This Week’s Good Reads: Fieldwork Fails, Cecil the Lion, and Salamander Disease

1) For some laughs and some camaraderie, check out #Fieldworkfail stories, which are so great that I wrote a full post about it. Some sightings while pooping in the field, shared last week, also would apply to this hashtag. 2) If you … Continue reading

Last Two Weeks’ Good Reads: Pooping in the Field, Scientists in the Twitterverse, and an Ode to Random Choices

1) Ecologists share their favorite sightings while going to the bathroom in the wilds of their fieldwork: What’s the Best Bird You’ve Seen While on the Toilet?, Living Alongside Wildlife, Rebecca Heisman @_klburke @AlongsideWild The first tine I saw a wolf in … Continue reading

This Week’s Good Reads: The Elusive Source of Ebola, the Natural History of Model Organisms, and Whistling Caterpillars

1) Seeking the Source of Ebola, National Geographic, David Quammen 2) “Most people would think it’s a bad thing to be a lightning rod, and I cannot say I enjoy it,” [Oreskes] said. “But remember, the whole purpose of a lightning rod … Continue reading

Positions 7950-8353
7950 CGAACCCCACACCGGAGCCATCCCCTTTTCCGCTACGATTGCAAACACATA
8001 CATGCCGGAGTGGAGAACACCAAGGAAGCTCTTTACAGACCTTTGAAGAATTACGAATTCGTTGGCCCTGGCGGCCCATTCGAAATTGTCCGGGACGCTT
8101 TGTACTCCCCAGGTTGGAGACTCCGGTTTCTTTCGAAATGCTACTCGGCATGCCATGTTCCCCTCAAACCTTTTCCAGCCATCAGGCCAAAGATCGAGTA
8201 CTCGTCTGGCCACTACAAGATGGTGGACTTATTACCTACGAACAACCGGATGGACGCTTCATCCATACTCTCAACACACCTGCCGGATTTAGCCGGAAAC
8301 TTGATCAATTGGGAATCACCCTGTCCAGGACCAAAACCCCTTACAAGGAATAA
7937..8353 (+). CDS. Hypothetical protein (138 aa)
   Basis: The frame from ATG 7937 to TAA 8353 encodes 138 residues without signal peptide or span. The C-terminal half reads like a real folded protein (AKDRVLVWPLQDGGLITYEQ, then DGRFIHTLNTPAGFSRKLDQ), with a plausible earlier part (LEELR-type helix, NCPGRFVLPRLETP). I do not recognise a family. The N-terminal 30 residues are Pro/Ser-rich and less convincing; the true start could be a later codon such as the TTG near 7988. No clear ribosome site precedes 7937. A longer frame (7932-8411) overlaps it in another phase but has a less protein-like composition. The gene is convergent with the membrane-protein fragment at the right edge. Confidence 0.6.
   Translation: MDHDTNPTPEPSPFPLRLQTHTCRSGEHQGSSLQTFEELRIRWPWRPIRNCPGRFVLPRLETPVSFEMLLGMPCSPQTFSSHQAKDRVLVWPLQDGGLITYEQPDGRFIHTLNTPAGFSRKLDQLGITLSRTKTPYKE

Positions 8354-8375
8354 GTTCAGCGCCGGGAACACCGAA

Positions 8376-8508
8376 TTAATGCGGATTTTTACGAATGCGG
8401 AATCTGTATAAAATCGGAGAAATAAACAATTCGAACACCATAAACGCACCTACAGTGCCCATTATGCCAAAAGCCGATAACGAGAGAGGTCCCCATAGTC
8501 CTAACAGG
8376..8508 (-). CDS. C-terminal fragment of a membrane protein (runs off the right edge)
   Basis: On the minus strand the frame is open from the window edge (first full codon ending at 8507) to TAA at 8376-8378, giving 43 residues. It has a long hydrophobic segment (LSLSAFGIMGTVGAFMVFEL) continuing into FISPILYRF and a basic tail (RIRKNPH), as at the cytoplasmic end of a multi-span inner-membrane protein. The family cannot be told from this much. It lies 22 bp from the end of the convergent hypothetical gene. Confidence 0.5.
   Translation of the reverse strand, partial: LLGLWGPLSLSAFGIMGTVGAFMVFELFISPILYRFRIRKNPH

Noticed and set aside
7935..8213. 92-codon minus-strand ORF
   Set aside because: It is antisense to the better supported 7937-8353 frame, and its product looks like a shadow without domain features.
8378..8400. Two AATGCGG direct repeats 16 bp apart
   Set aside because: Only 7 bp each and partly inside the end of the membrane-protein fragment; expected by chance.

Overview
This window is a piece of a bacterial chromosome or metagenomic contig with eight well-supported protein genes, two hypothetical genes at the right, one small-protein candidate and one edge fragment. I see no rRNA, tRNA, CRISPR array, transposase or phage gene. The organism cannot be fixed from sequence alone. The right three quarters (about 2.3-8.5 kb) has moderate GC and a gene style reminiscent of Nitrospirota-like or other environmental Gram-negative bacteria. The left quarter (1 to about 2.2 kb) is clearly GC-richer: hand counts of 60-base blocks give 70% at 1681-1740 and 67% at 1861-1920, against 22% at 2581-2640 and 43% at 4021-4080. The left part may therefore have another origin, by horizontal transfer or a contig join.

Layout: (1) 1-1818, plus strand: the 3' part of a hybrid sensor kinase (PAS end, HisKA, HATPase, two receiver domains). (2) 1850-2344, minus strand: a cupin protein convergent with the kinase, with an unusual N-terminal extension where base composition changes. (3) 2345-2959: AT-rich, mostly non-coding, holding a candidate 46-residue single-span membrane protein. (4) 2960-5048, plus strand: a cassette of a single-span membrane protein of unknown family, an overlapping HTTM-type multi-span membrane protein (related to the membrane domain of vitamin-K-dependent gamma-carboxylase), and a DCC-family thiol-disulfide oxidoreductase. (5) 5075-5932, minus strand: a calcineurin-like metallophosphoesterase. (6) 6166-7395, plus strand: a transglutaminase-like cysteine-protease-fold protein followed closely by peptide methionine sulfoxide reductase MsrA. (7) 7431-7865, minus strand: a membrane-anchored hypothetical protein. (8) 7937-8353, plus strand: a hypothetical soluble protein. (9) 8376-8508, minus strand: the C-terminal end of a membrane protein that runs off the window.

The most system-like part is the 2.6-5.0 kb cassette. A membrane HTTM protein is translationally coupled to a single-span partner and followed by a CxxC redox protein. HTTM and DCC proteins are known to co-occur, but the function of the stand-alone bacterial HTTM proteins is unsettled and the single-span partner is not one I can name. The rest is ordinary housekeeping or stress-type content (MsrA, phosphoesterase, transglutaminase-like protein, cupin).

This Week’s Good Reads: Ecologists’ Favorite Statistical Methods, How Biodiversity Inhibits Parasites, and Distractingly Sexist Scientists

1) Last week, I discussed the NY Times’ coverage of retractions in science, which failed to acknowledge that more retractions actually could mean science is doing a better job of outing bad science. Although it’s far from ideal that these retractions happen … Continue reading

This Week’s Good Reads: The Hyperbolome, Making Impact, and Genetic Rescue

This seems to be the week of cool meetings I missed. Including: 1) The General Meeting for the American Society for Microbiology, which you can check out at #ASM2015. Carl Zimmer spoke about the hype around microbiome research, and he … Continue reading